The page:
Rentals also present complications for DME suppliers. Often, a Medicare beneficiary is entitled to a rental device due to reasonable medical necessity but the rental is initially limited by CMS or CMS determines that the beneficiary’s underutilization of the medical device results in a determination that the device is not medically necessary (e.g., CPAP machines that are initially limited to a twelve (12) week period). Nevertheless, CMS’s termination of services triggers the requirement for the Medicare beneficiary to execute an ABN if the beneficiary elects to keep a rental after Medicare coverage for the rental has been terminated.

Frequently, Medicare beneficiaries decline to voluntarily execute an ABN that makes them liable for the costs associated with the rental equipment. In these instances, it is incumbent upon a DME supplier to issue a letter to the beneficiary explaining that these services have been terminated and informing the beneficiary that it can return the device or incur personal responsibilities for the cost of the device if it is not returned. This letter should be accompanied with an ABN form with a request that the beneficiary sign the form.  As always, a copy of this documentation should be retained if the DME supplier desires to collect any rental costs from the beneficiary.

Providers often struggle with ABNs due their highly technical requirements, but these struggles can be generally addressed by making a few simple internal changes. Providers should ensure that their regulatory compliance officer and any staff members issuing ABNs fully understand CMS’s requirements and general guidance regarding ABNs. This Article and the reference links herein should provide a solid foundation for any staff member to follow when filling out ABNs. Furthermore, maintaining adequate documentation to establish the need for a Medicare beneficiary to fill out an ABN is important.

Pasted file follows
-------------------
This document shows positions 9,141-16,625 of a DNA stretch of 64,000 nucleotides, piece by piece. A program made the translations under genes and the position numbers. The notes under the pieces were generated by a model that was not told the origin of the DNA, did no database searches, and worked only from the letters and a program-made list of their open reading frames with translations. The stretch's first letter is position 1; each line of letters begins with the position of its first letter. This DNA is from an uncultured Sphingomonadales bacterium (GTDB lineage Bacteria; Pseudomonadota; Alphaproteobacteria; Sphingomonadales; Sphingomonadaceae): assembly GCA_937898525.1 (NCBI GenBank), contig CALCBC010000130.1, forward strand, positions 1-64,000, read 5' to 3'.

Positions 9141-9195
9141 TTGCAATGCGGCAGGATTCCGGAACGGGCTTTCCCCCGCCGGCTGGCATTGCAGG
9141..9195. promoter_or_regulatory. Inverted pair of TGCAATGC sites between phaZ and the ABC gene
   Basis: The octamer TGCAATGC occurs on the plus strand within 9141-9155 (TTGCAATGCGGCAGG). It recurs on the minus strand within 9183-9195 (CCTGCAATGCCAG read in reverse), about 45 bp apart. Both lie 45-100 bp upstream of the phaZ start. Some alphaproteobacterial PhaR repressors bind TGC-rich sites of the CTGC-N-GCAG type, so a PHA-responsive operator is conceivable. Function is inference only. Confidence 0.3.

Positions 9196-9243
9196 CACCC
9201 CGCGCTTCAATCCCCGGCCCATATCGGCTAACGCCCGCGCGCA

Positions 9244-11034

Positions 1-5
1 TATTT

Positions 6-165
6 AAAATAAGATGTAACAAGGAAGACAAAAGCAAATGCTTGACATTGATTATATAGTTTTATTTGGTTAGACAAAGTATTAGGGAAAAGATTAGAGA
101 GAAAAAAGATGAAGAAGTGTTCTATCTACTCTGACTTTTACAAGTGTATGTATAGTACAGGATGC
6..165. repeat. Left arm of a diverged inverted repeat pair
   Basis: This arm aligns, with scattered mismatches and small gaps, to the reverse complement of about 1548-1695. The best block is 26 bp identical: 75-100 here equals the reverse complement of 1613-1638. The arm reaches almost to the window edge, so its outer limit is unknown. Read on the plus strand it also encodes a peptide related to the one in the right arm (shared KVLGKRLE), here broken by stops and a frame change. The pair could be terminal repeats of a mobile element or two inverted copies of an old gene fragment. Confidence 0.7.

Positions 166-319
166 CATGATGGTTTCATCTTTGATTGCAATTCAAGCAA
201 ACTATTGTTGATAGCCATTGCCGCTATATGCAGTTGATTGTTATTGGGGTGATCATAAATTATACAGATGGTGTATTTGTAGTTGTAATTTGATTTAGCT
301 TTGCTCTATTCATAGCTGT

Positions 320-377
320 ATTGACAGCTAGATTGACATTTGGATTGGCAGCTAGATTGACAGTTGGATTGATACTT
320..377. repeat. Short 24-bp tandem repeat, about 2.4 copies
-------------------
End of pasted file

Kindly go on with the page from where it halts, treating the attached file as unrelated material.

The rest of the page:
Maintaining proper documentation helps establish that the provider is not requiring all patients to sign ABNs as a condition of service and is instead providing all beneficiaries in need of an ABN proper and adequate notice of non-coverage for a particular item or service. Finally, providers should strive to provide good faith adequate notice of the cost of service to ensure that the ABN is effective. This requires providers to work diligently in determining an adequate and accurate estimate for the cost of service. Generally, Medicare beneficiaries are not required to pay for services in excess of CMS’s “$100 or twenty-five (25) percent cost of service” estimate requirement.

If CMS denies a claim and a provider has not completed an effective ABN, then the provider is not automatically disqualified from seeking to recoup those costs from a Medicare beneficiary. In 2011, the Fifth Circuit Court of Appeals concluded that written notice is not required to rebut the presumption that a patient did not receive proper notice, which entitled the provider the opportunity to demonstrate that the client received advanced oral notice of Medicare’s non-coverage of the service provided.3

Therefore, in some circumstances, oral notice meeting CMS’s requirements for disclosure, coupled with the Medicare beneficiary’s understanding of the disclosure and informed consent to initiate or continue care, can be considered sufficient to establish a Medicare beneficiary’s liability for the costs of items or services. For legal advice consistent with your particular circumstances, please consult an attorney that specializes in the area of healthcare regulation.

Jeffrey S. Baird, JD, is chairman of the Health Care Group at Brown & Fortunato PC, a law firm based in Amarillo, Tex. Matthew J. Agnew, JD, is an attorney with the Health Care Group of Brown & Fortunato PC. They represent pharmacies, HME companies, and other health care providers throughout the United States. Baird is Board Certified in Health Law by the Texas Board of Legal Specialization. Baird can be reached at (806) 345-6320 or Matthew Agnew can be reached at (806) 345-6332 or